All text & photos © Hilton Pond Center

As we bent over our notebook and tools, an insect suddenly sprang from the towhee's plumage and flew directly into our left eyebrow. From experience we knew this must be a hippoboscid fly, so we made a quick grab for a small collecting jar we keep on the desk. When we plunked the vial over our eye, the fly flew in, and we slid on the lid to capture it. From side view (above) we could see the quarter-inch-long insect was very flat from top to bottom with long spindly legs, a configuration that reminds us of the compressed shape and landing gear of the U.S. Air Force F-117 "stealth fighter" (below left). Could it be the creators of the F-117 were part time entomologists who incorporated the hippoboscid fly's unusual shape into their own aeronautical design?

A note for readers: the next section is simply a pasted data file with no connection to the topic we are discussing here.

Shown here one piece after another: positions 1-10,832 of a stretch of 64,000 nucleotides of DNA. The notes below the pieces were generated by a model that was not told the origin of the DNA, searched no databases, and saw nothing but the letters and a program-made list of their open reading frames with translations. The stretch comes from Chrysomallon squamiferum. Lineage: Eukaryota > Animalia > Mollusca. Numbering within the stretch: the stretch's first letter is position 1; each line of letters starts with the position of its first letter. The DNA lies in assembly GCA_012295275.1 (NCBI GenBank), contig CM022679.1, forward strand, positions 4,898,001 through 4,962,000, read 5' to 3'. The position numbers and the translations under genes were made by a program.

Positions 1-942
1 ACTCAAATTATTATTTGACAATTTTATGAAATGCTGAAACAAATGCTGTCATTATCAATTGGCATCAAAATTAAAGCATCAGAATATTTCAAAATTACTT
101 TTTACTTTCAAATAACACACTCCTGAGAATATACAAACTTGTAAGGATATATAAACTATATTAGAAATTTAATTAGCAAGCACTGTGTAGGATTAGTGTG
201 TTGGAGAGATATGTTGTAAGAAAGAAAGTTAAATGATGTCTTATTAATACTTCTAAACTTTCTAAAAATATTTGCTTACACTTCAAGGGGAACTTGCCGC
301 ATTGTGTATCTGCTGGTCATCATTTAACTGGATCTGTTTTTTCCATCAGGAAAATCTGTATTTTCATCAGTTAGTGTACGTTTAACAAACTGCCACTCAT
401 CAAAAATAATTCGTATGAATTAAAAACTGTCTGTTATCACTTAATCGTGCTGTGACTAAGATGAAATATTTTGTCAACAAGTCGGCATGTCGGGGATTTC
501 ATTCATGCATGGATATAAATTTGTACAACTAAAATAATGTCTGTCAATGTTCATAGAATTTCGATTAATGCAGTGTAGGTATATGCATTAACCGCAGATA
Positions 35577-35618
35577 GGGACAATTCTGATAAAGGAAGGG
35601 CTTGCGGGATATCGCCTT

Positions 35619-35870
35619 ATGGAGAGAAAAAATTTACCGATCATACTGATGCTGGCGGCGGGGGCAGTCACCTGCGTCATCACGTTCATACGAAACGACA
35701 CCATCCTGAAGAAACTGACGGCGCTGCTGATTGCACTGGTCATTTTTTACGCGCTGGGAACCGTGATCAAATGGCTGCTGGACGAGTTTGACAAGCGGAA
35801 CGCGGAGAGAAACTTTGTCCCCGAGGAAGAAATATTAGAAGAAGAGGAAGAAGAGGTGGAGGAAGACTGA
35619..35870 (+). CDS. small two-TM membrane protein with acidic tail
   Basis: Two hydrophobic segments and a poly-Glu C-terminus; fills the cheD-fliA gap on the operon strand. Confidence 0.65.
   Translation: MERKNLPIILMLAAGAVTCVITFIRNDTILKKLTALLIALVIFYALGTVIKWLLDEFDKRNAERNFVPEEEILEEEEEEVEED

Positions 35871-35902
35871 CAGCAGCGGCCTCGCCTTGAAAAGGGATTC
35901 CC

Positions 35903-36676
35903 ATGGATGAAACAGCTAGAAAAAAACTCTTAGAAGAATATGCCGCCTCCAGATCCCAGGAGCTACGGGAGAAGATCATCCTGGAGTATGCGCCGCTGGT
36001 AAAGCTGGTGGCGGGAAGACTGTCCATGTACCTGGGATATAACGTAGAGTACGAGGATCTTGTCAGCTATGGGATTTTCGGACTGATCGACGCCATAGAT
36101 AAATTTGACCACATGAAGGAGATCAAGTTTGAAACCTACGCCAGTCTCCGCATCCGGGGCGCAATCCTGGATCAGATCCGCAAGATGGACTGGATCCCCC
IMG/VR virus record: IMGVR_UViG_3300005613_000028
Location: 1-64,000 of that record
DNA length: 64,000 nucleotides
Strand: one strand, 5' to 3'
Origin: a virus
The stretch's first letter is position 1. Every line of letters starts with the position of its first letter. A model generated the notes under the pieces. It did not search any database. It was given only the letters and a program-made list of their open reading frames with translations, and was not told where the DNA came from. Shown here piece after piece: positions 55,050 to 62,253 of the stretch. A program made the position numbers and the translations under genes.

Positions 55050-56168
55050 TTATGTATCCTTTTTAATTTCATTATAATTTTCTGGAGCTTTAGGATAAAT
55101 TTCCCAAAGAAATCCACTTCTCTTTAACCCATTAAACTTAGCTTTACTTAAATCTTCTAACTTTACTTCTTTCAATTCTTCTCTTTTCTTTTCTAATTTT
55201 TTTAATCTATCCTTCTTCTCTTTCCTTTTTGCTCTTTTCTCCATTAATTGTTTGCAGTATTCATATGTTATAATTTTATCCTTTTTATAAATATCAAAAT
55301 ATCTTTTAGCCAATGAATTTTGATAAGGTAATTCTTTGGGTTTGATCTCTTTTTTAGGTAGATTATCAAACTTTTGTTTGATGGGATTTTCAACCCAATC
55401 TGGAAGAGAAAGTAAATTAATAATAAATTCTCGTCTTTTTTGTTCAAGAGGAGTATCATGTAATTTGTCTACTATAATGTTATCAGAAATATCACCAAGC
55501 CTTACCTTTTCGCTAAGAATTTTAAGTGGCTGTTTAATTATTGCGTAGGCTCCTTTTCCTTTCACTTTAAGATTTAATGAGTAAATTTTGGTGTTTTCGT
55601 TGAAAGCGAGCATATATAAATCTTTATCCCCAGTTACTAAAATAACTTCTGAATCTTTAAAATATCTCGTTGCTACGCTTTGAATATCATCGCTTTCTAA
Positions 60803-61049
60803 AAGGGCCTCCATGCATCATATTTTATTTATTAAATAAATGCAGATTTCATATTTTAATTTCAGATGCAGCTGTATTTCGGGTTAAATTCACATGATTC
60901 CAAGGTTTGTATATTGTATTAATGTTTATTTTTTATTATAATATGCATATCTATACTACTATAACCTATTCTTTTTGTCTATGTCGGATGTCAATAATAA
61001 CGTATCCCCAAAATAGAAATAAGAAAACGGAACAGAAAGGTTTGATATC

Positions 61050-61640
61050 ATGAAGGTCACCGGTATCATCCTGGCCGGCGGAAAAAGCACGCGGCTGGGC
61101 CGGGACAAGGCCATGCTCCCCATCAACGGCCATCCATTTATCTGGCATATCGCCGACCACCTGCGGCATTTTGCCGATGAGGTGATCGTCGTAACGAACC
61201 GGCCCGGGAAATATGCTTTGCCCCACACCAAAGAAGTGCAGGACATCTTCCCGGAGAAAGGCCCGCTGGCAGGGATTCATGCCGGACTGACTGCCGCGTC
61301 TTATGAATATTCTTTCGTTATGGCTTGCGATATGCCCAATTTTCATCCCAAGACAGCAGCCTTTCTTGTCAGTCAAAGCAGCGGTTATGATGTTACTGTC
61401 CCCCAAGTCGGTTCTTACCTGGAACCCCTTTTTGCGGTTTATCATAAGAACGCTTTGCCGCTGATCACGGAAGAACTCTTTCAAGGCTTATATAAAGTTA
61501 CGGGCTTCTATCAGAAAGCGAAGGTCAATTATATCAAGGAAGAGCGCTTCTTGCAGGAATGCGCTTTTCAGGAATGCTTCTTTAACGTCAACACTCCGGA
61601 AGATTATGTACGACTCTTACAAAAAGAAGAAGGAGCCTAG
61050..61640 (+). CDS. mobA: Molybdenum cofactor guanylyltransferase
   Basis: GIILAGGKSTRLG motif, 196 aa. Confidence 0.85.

F-117s depend on their radical configuration and engineering components to sneak past enemy radar, while the shape of our newly captured fly serves a slightly different function. Members of the Hippoboscidae (Louse Fly or Flat Fly Family) are ectoparasites that dine on blood of birds and mammals. Some are wingless adult forms called "keds" that infest deer, sheep, and other hoofed creatures and have economic importance. Those that occur on birds, however, usually have--like their hosts--a single pair of functional wings throughout their lives and are "insignificant" to humans. (There are a few records of hippoboscids biting people, but these are probably accidental occurrences when the parasite was simply "testing the waters.") In any case, the flatness of flat flies allows them to slide between feathers or fur to get at the epidermis of the host, where they plunge a hypodermic-like mouthpart through the skin to suck up succulent blood meals.